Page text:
Is homework necessary for young children, or is it burdensome? This debate is not new to America, but in recent years it has gained new momentum. News sources from PBS to The Washington Post have discussed the issue, searching for the balance that would educate children at all socio-economic levels without overloading them. Some innovative schools have begun to work at eliminating the kind of monotonous busy-work that kills a child's incentive to learn and keeps them from their families for extended periods in the evenings.
But could all homework be bad for children? Homework proponents insist that some subjects cannot be mastered without repetitive rote memorization. Even homework critics allow for the fact that well thought-out assignments can certainly contribute to a child's love of learning, especially when it requires the full engagement of an inquiring mind. However, many educators believe that the over-application of monotonous rote learning often has the opposite affect.
In addition, some teachers find that when children are left on their own to complete homework, their misunderstandings about certain tasks can become entrenched. Unfortunately, fewer families than ever are intact, and single parents may find themselves working long hours with less time and energy to spend helping children complete assignments.
Even if they do find time to help children through their homework, that may be the only time parents and children share between the end of the workday and bedtime.
So, homework or no homework? Which is best way for parents to help children learn?
John Holt, educator and author of the two profound classics How Children Fail and How Children Learn, made some perceptive observations as early as the mid-sixties. "It is before they get to school that children are likely to do their best learning," he noted, reasoning that this is because children begin life wanting to learn. Because they have an innate excitement for exploration and discovery, the way they learn before school may be the most effective method by which they will be ever be taught.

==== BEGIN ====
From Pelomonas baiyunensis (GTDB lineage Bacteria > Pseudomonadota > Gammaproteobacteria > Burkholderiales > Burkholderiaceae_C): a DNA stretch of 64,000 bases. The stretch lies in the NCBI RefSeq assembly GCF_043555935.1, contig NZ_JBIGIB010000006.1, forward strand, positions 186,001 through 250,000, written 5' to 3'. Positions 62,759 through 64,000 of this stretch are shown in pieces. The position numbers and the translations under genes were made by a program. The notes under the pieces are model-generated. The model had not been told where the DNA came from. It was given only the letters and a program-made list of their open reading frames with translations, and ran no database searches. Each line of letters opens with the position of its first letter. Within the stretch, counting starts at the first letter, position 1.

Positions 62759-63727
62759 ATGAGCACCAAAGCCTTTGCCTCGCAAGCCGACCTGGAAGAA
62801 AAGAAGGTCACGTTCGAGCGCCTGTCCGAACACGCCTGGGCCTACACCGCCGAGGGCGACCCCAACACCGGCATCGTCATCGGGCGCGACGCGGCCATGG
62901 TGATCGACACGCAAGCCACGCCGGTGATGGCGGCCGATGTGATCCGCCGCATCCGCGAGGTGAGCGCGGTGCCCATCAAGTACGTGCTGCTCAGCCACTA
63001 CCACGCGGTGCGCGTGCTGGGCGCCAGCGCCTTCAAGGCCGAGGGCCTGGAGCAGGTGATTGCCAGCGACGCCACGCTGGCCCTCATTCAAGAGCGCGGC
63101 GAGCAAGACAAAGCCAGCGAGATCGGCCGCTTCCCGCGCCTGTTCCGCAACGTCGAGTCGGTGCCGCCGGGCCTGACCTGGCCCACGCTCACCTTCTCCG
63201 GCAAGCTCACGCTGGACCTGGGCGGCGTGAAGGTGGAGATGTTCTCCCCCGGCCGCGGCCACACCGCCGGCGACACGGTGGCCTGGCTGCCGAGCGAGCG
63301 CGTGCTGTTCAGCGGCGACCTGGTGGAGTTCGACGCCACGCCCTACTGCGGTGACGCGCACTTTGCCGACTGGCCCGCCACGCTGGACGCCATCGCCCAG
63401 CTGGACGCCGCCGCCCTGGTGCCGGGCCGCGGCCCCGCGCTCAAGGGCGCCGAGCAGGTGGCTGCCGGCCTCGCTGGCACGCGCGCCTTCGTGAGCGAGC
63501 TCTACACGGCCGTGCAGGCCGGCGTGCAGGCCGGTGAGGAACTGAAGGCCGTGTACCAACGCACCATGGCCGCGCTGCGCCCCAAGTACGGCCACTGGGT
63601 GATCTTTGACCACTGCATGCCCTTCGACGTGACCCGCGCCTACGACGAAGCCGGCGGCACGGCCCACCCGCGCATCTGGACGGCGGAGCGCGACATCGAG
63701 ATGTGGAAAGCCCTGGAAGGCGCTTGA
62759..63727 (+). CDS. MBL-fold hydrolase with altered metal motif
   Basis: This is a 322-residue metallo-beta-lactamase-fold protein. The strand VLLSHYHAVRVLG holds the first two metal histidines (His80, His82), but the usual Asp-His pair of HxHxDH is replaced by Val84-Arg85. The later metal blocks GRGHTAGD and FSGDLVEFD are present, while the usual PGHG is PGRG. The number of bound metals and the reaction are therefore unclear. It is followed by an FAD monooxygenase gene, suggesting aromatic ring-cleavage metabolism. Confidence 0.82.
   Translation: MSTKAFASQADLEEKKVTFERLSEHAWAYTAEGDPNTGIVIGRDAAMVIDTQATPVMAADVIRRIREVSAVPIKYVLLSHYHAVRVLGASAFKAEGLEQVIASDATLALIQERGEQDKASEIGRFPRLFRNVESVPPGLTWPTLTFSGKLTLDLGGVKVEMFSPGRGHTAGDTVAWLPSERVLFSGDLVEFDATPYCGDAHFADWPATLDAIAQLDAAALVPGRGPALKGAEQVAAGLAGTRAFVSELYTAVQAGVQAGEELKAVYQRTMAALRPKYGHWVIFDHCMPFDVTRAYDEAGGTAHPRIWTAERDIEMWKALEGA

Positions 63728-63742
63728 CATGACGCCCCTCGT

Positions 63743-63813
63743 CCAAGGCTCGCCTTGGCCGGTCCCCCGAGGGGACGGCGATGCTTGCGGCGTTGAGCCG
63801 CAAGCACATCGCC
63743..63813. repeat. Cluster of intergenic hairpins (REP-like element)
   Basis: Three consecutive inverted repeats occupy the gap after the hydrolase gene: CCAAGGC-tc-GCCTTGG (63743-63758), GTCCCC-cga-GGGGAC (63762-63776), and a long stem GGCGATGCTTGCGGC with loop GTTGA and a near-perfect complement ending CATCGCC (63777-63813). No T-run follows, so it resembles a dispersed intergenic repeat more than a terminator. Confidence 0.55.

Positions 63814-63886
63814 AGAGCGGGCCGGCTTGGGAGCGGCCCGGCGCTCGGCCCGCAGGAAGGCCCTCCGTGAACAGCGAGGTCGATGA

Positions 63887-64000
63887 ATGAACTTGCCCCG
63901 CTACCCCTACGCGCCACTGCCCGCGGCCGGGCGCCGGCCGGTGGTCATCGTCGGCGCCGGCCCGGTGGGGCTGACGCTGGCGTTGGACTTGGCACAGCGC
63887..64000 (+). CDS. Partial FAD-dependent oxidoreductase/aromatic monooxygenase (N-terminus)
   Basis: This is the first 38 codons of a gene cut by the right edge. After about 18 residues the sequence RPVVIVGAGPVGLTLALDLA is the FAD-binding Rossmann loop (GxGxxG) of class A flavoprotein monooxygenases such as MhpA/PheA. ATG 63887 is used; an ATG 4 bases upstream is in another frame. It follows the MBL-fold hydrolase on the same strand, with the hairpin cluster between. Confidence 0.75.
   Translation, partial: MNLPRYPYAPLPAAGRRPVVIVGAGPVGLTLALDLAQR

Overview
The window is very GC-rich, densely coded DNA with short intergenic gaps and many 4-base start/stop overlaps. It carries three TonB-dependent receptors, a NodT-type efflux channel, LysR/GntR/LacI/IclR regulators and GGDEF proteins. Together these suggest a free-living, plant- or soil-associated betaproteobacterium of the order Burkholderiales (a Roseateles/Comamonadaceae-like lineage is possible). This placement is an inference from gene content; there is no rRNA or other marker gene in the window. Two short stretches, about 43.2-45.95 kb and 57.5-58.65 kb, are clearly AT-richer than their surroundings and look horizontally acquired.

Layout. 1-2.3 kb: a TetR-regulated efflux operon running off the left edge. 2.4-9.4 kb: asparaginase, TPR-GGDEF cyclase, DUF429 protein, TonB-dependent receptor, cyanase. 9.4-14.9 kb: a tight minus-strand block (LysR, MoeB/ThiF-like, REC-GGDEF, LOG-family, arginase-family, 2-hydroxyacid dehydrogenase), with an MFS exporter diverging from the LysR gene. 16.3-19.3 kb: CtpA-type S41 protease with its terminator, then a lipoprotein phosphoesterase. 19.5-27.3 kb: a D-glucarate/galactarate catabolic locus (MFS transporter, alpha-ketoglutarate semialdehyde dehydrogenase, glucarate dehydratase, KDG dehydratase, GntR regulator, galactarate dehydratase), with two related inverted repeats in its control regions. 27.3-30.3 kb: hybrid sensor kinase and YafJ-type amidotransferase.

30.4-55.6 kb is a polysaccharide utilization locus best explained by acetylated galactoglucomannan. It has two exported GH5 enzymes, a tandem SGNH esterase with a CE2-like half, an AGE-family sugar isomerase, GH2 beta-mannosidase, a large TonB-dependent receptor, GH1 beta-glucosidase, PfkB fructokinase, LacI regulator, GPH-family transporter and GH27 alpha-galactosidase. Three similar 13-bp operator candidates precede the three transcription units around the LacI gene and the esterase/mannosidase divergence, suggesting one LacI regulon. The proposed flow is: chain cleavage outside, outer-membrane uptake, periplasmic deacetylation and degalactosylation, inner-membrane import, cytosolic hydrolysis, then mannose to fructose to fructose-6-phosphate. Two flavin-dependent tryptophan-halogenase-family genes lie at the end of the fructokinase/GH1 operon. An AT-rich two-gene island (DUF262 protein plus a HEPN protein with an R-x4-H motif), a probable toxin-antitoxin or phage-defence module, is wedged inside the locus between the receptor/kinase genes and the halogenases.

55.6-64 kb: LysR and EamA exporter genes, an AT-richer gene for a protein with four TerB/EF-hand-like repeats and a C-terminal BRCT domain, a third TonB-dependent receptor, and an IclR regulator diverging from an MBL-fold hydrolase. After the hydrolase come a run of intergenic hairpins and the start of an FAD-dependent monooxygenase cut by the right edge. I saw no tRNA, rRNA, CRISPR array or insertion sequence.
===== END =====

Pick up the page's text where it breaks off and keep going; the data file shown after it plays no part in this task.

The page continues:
"Vivid, vital, pleasurable experiences are the easiest to remember," Holt points out, adding that "memory works best when unforced." In contrast, we think and learn badly when we're afraid or anxious.
Unfortunately, Holt insisted, most schools are less concerned with excitement, exploration or discovery—which are pleasurable experiences to a child—and more concerned with fragmentary and industrialized forms of learning.
As a result, he says, "[children] are bored because the things they are given and told to do in school are so trivial, so dull, and make such limited and narrow demands on the wide spectrum of their intelligence, capabilities and talents."
This accusation could be made against some kinds of homework as well, which might suggest that parents could be better off spending their meagre time with their children in more productive ways.
In fact, if parents were able to consistently spend leisure time with their children at home, perhaps some of the behavioral problems that interfere with classroom learning would begin to dissipate. As a result, teachers might find themselves with more time to teach, and under less pressure to meet testing standards.
It should not be surprising that engaged parenting is the pivotal factor leading to the creation of any such upward spiral. Homework or no homework, parents will always have an important role to play in nurturing a child's love of learning. In fact, it may be that positive family relationships have much more to do with a child's educational success than any other consideration worthy of debate.